Undocumented

So I'm easing back slowly. I'm following the Trump nightmare, hoping for the best. I had a deadline this week—my Photokina article for the December issue of Photo Life magazine—and it was good to sink my teeth into something substantial. It also forced me to dive into the material I shot in Germany and Belgium, something I'd so far neglected due to recent circumstances. Some prefer to decant what they've captured, leaving some distance before tackling the editing process...I don't usually work that way. I don't mind coming back to a session at some point but I prefer immediacy, having the lingering echo of those images still floating around in my mind's eye. Otherwise it's like I'm flailing, without aim.

I want to thank everyone again for condolence, wishes and thoughts. We held the funeral last Saturday and as much as I dreaded the moment, there's a reason we come together when someone is lost: we're social animals, we need the circle. It's not the conventions or the placated, ready-made formulas...it's an underlying current we share. Something to lean on as we build our new reality.

But I didn't document any of it. Not this last ceremony, not the multiple "homes" or the hospitals. After 2012, there's no visual record of our mother through my eye. Which is understandable I guess but strange, at least for someone so vocal about preserving and capturing life as a whole. I've thought about it often, how on a certain level I was perhaps being hypocritical by keeping this ordeal invisible. I've documented traces—the family house, mostly—but I purposefully avoided my mom. Maybe it was a lack of courage. But I've never viewed photography as a rational, systematic method of understanding the world; it's always been based on impulse and instinct. And the truth is: I didn't feel like shooting any of it. It would've been artificial, forced. More hypocritical than abstaining from picking up the camera.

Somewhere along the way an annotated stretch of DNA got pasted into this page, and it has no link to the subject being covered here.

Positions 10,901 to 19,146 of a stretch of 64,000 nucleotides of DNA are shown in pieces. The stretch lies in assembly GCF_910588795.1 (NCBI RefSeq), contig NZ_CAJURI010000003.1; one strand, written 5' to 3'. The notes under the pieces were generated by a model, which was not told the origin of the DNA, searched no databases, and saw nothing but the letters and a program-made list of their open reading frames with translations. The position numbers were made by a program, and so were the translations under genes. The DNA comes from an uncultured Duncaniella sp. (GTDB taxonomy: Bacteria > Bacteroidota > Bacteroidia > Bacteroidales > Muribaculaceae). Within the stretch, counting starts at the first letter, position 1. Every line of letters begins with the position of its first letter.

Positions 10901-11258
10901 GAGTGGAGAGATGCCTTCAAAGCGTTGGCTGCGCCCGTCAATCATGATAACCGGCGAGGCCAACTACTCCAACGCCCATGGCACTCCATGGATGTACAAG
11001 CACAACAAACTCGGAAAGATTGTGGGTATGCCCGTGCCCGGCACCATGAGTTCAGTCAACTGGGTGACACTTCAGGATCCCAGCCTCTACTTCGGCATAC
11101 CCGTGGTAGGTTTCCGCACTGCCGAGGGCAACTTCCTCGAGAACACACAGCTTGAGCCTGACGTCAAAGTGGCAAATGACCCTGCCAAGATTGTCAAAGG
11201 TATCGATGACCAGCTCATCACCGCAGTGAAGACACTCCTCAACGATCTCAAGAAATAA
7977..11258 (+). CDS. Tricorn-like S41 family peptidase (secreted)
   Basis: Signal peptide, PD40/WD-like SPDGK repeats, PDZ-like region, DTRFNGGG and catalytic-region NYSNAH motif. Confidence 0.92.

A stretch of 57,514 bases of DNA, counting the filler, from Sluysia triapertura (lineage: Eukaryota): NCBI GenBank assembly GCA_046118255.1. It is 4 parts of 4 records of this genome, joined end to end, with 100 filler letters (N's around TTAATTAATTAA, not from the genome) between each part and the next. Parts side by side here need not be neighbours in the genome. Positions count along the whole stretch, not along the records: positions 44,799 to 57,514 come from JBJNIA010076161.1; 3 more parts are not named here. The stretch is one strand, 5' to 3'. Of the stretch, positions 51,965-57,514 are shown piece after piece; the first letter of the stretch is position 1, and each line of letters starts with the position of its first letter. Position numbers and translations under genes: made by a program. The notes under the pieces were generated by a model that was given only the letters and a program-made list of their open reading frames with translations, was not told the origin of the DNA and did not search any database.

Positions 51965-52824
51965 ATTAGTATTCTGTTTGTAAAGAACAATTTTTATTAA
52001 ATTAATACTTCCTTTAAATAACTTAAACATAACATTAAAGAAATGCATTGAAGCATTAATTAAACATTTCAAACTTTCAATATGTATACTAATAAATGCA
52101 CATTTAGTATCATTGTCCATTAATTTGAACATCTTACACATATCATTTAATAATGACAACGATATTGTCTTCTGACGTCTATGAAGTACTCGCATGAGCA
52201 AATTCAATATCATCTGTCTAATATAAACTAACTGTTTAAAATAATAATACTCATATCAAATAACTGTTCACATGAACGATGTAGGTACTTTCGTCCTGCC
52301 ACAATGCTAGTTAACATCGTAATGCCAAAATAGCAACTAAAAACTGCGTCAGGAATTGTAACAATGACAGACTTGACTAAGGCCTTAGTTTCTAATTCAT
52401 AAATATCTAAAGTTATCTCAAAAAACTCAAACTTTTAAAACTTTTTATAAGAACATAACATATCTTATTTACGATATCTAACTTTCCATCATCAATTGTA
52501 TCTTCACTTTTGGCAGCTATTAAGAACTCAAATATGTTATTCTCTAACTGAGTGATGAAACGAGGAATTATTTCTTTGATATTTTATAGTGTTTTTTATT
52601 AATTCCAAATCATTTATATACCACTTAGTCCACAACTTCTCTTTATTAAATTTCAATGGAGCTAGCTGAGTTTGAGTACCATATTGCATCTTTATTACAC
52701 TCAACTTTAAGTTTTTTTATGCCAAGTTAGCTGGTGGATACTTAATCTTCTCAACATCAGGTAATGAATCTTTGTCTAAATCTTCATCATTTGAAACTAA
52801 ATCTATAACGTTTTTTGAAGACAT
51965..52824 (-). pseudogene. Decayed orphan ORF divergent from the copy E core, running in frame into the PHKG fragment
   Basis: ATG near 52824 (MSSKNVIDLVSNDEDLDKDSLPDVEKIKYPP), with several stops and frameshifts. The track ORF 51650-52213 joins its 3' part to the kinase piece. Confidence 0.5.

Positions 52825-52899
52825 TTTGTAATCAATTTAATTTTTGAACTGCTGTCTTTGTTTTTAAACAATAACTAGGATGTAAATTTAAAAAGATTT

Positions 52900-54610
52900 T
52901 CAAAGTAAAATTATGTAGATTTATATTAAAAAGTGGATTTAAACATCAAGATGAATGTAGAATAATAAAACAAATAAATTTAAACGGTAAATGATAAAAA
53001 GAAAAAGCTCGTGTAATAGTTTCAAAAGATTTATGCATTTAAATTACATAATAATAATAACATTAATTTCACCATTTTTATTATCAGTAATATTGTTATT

So this period of our lives will rely on chemicals and neurones. And I think that's probably fine. 
We're headed to Maricourt for a very rainy weekend. It's Cynthia's birthday tomorrow—time to breathe again.

Have a great weekend guys.

Patrick La Roque

laROQUE, 311 Lorncliff, Otterburn Park, Canada